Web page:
After a summer with a rash of fatal accidents involving tourists, Norwegian officials are sounding some alarms. They worry that many who are unaccustomed with the forces of nature, or who simply act irresponsibly, all too often risk their own lives, sometimes just to take a photo.
Many tourists just don’t understand the risks around some scenic, but potentially dangerous, natural attractions, travel industry and local authorities say.
A German couple was among the recent victims when they wandered past warning signs and walked onto a glacier, only to be hit and killed by a block of ice with their children as witnesses. In mid-July, a Russian woman ventured onto a steep ledge over Vøringsfossen waterfall and fell to her death. By the end of the summer tourism season, 11 tourists had lost their lives in various accidents around Norway and officials have long claimed that tourists are overrepresented in accident statistics.
Taking risks in Ålesund
Just a few weeks ago, many tourists were defying barriers set up around a steep stairway and trail leading up to the Fjellstua observation point over the city of Ålesund on Norway’s west coast. The stairs recently were closed for repairs and lack railings in many places, but determined tourists ignored the risks and started climbing them anyway.
“It’s possible to fall 30 or 40 meters if they’re unlucky,” Steven Bendal, leader of the stairway rehabilitation project told Norwegian Broadcasting (NRK). “The alternative route is well-signed, in both Norwegian and English.” Bendal and other city officials claim it’s been dangerous for anyone other than the construction workers to use the stairs.
Audun Pettersen, head of the tourism division at Innovation Norway, the state business promotion agency, thinks the tourists simply lack enough information about the places they’re visiting. “They often don’t understand the risks,” Pettersen told newspaper Aftenposten recently.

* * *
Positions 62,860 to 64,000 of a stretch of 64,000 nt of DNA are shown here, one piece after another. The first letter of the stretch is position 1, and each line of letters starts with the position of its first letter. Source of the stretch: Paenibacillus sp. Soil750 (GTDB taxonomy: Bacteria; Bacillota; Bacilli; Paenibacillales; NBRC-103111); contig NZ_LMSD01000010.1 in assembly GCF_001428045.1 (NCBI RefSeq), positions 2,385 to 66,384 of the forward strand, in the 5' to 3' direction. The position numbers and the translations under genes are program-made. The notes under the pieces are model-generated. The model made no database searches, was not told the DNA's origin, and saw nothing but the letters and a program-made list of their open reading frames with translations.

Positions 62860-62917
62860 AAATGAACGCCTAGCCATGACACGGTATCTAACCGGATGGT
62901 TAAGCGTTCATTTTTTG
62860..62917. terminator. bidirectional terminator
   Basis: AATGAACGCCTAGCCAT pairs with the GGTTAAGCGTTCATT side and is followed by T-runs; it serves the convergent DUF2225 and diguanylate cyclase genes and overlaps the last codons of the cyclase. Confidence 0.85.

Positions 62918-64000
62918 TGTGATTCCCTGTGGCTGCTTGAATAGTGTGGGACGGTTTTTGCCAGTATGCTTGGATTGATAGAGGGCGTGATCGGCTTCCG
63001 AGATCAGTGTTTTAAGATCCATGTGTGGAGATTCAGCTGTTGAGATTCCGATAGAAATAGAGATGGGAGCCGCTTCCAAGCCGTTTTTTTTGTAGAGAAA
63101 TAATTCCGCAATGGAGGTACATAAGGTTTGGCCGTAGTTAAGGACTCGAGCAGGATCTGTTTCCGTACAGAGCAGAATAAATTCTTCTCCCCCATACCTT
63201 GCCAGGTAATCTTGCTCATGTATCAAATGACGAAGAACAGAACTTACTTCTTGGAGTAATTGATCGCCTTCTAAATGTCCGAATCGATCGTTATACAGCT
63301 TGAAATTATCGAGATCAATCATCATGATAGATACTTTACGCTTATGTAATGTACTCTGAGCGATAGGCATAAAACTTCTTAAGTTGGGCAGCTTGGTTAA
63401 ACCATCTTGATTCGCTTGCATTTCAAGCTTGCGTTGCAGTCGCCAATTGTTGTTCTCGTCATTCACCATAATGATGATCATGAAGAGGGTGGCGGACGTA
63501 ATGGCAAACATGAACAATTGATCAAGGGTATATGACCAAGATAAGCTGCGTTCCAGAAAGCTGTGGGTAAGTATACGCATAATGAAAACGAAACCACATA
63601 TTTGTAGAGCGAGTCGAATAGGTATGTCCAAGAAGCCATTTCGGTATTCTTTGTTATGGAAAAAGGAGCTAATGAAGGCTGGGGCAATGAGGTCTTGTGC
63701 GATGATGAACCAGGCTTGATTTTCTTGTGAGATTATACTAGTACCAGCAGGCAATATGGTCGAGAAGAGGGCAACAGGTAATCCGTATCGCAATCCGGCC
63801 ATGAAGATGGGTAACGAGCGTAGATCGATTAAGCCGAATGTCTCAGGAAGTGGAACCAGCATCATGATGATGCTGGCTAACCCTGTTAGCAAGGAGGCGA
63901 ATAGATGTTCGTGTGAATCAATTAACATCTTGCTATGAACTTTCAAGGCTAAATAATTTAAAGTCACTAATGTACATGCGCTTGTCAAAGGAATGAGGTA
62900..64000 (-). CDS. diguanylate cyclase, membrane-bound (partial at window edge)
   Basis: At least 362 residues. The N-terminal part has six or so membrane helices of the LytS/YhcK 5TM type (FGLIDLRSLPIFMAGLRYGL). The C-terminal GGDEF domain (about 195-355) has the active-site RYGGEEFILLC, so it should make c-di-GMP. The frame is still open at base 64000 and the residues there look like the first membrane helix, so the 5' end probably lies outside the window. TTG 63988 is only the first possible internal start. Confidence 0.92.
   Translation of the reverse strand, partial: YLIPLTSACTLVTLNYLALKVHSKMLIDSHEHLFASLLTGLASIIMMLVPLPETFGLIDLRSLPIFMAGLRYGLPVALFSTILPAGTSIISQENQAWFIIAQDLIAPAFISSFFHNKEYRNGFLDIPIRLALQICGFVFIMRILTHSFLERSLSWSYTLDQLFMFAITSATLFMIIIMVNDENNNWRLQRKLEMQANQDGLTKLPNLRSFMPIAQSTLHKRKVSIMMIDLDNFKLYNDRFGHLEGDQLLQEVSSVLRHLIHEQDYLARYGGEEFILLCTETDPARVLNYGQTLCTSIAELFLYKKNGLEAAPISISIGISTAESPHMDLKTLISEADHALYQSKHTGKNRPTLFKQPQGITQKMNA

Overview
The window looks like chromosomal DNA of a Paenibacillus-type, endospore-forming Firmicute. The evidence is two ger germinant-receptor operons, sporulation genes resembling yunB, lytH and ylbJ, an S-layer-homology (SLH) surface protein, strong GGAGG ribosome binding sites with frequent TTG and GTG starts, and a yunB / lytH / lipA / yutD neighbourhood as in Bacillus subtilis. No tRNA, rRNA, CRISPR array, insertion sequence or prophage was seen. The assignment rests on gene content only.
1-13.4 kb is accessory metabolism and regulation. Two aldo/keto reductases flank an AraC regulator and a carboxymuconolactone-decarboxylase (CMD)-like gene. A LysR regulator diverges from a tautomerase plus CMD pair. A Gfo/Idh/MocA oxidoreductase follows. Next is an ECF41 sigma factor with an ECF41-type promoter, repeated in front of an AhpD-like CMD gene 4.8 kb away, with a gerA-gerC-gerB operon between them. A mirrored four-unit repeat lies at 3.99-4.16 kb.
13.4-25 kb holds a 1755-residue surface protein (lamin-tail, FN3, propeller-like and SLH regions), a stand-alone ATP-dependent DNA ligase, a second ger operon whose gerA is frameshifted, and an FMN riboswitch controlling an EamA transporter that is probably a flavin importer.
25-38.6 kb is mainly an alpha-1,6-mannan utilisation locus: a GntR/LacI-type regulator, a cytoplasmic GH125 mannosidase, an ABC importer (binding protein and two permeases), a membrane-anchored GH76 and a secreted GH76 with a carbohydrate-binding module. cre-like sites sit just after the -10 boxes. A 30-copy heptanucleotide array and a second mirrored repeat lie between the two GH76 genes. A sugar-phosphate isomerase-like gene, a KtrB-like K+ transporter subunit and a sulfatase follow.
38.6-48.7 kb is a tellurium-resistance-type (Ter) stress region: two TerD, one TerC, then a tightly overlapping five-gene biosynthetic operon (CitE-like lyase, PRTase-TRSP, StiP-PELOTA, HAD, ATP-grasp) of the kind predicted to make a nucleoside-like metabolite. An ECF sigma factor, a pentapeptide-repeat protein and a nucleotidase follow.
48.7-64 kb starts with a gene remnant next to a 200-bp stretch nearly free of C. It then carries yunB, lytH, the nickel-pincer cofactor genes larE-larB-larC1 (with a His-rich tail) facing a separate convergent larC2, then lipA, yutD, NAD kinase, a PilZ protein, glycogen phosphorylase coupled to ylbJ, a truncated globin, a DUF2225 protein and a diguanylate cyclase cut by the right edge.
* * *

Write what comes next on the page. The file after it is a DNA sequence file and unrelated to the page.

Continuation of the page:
Downside of ‘active’ holidays
Pettersen noted that many tourists also have become much more active while on holiday. Instead of just passively gazing at Norway’s scenery, they want to hike, raft, climb or otherwise “actively take part in experiences,” Pettersen said.
The travel industry has also encouraged that, through campaigns for “active holidays” that may end up more active than the tourists bargained for. In addition to the fatal accidents this past summer, several tourists have had to be rescued from mountainsides they’d climbed, from hikes that became too long, from boats they couldn’t handle or from bad weather that set in either on the water or on land. Many simply got lost.
The travel industry and the mountain trekking association DNT have written a safety brochure in several languages with advice and warnings about hiking in the mountains, for example, and officials wish more tourists would actually visit the visitor information centers found in most Norwegian towns and cities.
“We generally reach the tourists who take part in organized activities,” Pettersen said. “We also work with tour operators abroad who sell Norway as a tourist destination, to spread information that Norwegian nature can involve risks.”